Since the pandemic started to hit the US in full force in March, speculation about the link between vaping and Covid-19 has flourished. The Food and Drug Administration and the National Institute on Drug Abuse both issued warnings. Anecdotal reports of young vapers coming down with severe coronavirus infections began to crop up. But there was very little research to support a connection.
Now, a study published today in the Journal of Adolescent Health finally offers data that shows a relationship between e-cigarette use and Covid-19 risk. Researchers from Stanford University show that teenagers and young adults ages 13 to 24 who use e-cigarettes are five times more likely to be diagnosed with Covid-19 than their non-vaping peers. Those who are dual-users—people who smoke both traditional and electronic cigarettes—are seven times more likely to test positive for the virus, the researchers found.
“I knew there would be a relationship,” says coauthor Bonnie Halpern-Felscher, a professor of pediatrics at Stanford University who studies youth tobacco use. “I did not expect it to be this strong of a relationship.”
Studies have already linked smoking with higher susceptibility to severe Covid-19 infections, but previously no population-based studies had examined the link between e-cigarette use and Covid-19 in teenagers and young adults. The question researchers wanted to answer was two-fold: Were e-cigarette smokers more likely to get tested for SARS-CoV-2? And were they more likely to test positive? “The answer is soundly yes” to both parts of the question, says Halpern-Felsher.
The researchers gathered their data through an online survey posted on spaces like social media and gaming sites. Over 4,000 teens and young adults from all 50 states responded, completing the roughly 15-minute survey. Researchers then weighted the samples to reflect the racial and ethnic, gender, LGBTQ status, and age makeup of the United States population.
The survey, which was sent out in early May, asked respondents whether they had ever used regular or electronic cigarettes; whether they had used them in the last 30 days; whether they had been tested for Covid-19; and whether their test results came back positive. The researchers also controlled for other Covid-19 risk factors like whether the respondents lived near a coronavirus hotspot; whether they were under- or overweight, which can affect lung function; and for their socio-economic status, which can affect how well people can socially distance. Ultimately, the researchers determined that dual-users who had smoked in the last 30 days were not only more likely to test positive, but they were also nine times more likely to get tested in the first place.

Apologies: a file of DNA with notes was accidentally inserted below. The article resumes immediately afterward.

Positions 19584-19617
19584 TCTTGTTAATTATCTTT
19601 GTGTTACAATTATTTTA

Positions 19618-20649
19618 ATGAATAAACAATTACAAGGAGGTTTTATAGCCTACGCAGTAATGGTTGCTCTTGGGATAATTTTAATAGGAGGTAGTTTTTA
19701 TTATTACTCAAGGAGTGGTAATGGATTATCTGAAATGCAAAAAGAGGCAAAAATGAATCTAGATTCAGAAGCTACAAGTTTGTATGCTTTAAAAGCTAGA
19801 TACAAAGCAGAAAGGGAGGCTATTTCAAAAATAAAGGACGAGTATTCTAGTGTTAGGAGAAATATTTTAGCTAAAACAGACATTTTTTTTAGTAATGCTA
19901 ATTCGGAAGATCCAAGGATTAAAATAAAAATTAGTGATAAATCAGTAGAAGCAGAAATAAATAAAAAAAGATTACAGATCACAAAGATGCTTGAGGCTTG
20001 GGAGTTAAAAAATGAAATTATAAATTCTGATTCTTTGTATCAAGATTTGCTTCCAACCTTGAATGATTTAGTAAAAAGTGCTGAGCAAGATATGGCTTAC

The survey did not explore why users decided to get tested. It’s possible that users confused the effects of vaping—extra phlegm, coughing, or shortness of breath—with Covid-19 symptoms. But the high rate of positive test results may indicate that vapers are more vulnerable to the virus itself.
That said, this study simply illustrates a correlation between e-cigarette and cigarette use and positive Covid-19 diagnoses. As the authors explain in the paper, their findings “show that e-cigarette use and dual use of e-cigarettes and cigarettes are significant underlying risk factors for COVID-19 that has previously not been shown.” But on its own, this paper can’t prove whether they may be more biologically susceptible to infection in the first place, or if they are more likely to have severe infections.
Still, Halpern-Felsher has a few theories for why this overlap might exist. Smokers may have more lung damage, making them more susceptible to the virus. Or they might be touching their hand to their mouth more often than other people, or sharing vapes, increasing their likelihood of being exposed in the first place. Or it could be that the virus is being spread through the aerosols vapers exhale. “Those are all hypotheses,” she says. “Someone needs to follow it up.”